[0028] FIG. 2 shows a perspective view of a portion of a fluid ejection device 114 (i.e., printhead 114), according to an example implementation. FIG. 3 shows a cross-sectional side view (view A-A) taken from the printhead 114 shown in FIG. 2, and FIG. 4 shows a cross-sectional side view (view B-B) taken from the printhead 114 shown in FIG. 2. The portion of printhead 114 shown in FIGS. 2-4 illustrate architectural features from each of several different layers of the printhead 114. A nozzle layer is shown using dashed lines in FIGS. 3 and 4. However, the nozzle layer is excluded from FIG. 2 in order to better illustrate other underlying features of the printhead 114. The different layers, components, and architectural features of printhead 114 can be formed using various precision microfabrication and integrated circuit fabrication techniques such as electroforming, laser ablation, anisotropic etching, sputtering, spin coating, dry film lamination, dry etching, photolithography, casting, molding, stamping, machining, and the like.

[0029] Referring generally to FIGS. 2-4, printhead 114 is formed in part, of a layered architecture that includes a substrate 200 (e.g., glass, silicon) with a fluid slot 202, or trench, formed therein. Running along either side of the slot 202 are columns of fluid drop ejectors that generally comprise thermal resistors 210, fluid chambers 220, and nozzles 116. Formed over the substrate 200 is a thin-film layer 204, a primer layer 205, a chamber layer 206, and a nozzle layer 208 (also referred to as nozzle plate 208). The thin-film layer 204 implements thin film thermal resistors 210 and associated electrical circuitry such as drive circuits and addressing circuits (not shown) that operate to eject fluid drops from printhead 114. During processing of printhead 114, the removal (e.g., etching) of a portion of thin-film layer 204 creates an ink feed hole (IFH) 212 (shown as a dotted ellipse in FIG. 4) between the substrate 200 and the chamber layer 206. The IFH 212 allows fluid ink flow between the substrate and chamber layer by enabling an extension of the slot 202 into the chamber layer 206 from the substrate 200. Thus, the thin-film layer 204 can also be referred to as the ink feed hole layer 204. The dotted lines 400 with arrows in FIGS. 2 and 4 show the general direction of ink flow through the slot 202 from the substrate 200 and into the chambers 220 of chamber layer 206. The flow proceeds through the ink feedhole (IFH) 212 and to the left and right between particle tolerant pillars 222 and into fluid chambers 220.

[0030] In the example implementation shown in FIGS. 2-4, thermal resistors 210 are formed in the thin-film layer 204 and located in columnar arrays along either side of the fluid slot 202. The thin-film layer 204 comprises a number of different layers (not illustrated individually) that include, for example, an oxide layer, a metal (e.g., tantalum) layer that defines the thermal resistors 210 and conductive traces (not shown), and a passivation layer. A passivation layer can be formed of several materials, such as silicon oxide, silicon carbide, and silicon nitride. As shown in FIGS. 2 and 3, the thin-film layer 204 can extend across the IFH 212 from one side of the substrate 200 to the other. In this implementation, the thin-film layer extension forms part of an IFH bridge 216 that spans the gap in the fluid slot gap over the IFH 212.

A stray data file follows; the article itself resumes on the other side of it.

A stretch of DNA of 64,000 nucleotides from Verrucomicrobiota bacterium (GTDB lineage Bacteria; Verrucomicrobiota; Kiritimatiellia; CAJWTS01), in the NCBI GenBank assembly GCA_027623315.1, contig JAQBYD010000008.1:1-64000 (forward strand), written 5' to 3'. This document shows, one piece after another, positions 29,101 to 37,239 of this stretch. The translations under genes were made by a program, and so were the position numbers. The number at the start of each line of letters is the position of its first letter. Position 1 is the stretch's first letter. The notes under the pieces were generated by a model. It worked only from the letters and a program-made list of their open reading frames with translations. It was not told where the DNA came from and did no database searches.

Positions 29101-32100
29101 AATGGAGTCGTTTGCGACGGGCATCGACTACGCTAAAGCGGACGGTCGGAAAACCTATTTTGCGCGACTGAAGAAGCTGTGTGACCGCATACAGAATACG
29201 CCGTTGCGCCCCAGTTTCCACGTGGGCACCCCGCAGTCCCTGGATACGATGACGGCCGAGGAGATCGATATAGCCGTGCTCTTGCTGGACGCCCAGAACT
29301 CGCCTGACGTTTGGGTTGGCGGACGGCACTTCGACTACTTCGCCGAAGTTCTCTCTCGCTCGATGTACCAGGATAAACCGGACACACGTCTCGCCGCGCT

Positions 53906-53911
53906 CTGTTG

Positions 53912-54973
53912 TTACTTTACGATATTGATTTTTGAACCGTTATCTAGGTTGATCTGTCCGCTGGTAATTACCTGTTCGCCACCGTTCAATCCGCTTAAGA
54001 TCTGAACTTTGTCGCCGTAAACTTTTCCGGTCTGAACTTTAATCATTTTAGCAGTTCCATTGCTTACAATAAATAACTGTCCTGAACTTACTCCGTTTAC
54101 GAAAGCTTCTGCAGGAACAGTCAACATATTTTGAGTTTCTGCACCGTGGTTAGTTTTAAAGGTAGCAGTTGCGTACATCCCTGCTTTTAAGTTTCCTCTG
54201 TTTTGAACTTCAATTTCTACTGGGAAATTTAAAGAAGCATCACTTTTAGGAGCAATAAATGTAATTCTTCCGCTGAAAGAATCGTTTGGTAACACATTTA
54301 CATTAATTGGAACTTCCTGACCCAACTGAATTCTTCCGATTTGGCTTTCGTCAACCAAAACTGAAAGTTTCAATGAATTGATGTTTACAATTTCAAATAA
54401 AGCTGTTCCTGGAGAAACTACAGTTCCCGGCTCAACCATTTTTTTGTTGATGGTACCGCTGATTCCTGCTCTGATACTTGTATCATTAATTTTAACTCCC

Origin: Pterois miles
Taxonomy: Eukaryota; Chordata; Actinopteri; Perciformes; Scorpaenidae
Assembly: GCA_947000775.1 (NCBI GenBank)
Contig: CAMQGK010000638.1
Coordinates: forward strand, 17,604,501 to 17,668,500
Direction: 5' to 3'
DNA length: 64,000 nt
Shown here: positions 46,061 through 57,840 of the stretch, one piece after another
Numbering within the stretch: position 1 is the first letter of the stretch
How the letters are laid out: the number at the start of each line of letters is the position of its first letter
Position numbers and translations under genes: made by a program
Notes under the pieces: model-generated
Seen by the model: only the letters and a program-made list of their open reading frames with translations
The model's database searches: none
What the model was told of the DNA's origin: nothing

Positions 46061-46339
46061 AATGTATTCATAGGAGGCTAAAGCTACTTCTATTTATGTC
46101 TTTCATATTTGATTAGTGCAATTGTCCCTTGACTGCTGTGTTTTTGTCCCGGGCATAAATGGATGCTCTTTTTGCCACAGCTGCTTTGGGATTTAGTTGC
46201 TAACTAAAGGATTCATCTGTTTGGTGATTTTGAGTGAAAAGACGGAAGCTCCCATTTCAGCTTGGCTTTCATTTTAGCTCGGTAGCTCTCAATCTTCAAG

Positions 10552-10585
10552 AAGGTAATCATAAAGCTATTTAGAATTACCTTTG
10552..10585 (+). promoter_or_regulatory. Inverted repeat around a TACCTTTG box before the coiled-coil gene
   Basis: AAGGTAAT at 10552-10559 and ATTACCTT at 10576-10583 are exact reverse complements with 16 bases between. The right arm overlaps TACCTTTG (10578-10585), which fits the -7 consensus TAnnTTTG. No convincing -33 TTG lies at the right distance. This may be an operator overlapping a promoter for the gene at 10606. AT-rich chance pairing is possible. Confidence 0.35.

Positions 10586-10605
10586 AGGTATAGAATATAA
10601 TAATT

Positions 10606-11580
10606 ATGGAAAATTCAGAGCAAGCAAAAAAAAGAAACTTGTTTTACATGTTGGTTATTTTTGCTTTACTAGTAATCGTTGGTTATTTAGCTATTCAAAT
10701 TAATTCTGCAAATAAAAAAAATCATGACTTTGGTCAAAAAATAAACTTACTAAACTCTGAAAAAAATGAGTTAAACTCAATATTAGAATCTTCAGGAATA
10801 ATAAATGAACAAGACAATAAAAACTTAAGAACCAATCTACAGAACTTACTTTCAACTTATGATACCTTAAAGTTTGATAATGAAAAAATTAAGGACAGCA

[0031] The primer layer 205 formed over thin-film layer 204 is typically formed of a photo-definable epoxy such as SU8 epoxy, which is a polymeric material commonly used in the fabrication of microfluidic and MEMS devices. Primer layer 205 can also be made of other materials such as a polyimide, a deposited dielectric material, a plated metal, and so on. Like the thin-film layer 204, the primer layer 205 can extend across the IFH 212 from one side of the substrate 200 to the other, and form part of an IFH bridge 216 that spans the gap in the fluid slot gap over the IFH 212.

[0032] The chamber layer 206 formed over the thin-film layer 204 and primer layer 205, includes a number of fluidic features such as channel inlets that lead to the fluid/ink firing chambers 220. As shown in FIGS. 2 and 4, chamber walls 214 pattered into chamber layer 206 form the fluidic firing chambers 220 around corresponding thermal resistors 210 (ejection elements). In some implementations, the chamber layer 206 also includes particle tolerant architectures in the form of particle tolerant pillars 222. The pillars 222 are formed during the fabrication of chamber layer 206, and are located near the inlets to the chambers 220. The pillars 222 help prevent small particles in the ink from entering and/or blocking ink flow to chambers 220. Like primer layer 205, the chamber layer 206 is typically formed of SU8 epoxy, but can also be made of other materials such as a polyimide. Like the thin-film layer 204 and primer layer 205, the chamber layer 206 can extend across the IFH 212 from one side of the substrate 200 to the other. Thus, the chamber layer extension can form all or part of an IFH bridge 216 that spans the gap in the fluid slot gap over the IFH 212. The chamber layer extension that forms the IFH bridge 216 comprises extensions of chamber walls 214 across the IFH 212 between two corresponding chambers 220. In the example shown in FIGS. 2-4, because the chambers 220 on either side of the fluid slot 202 are staggered, the IFH bridges 216 across the IFH 212 are slanted to meet the corresponding chamber walls 214 of the staggered chambers 220.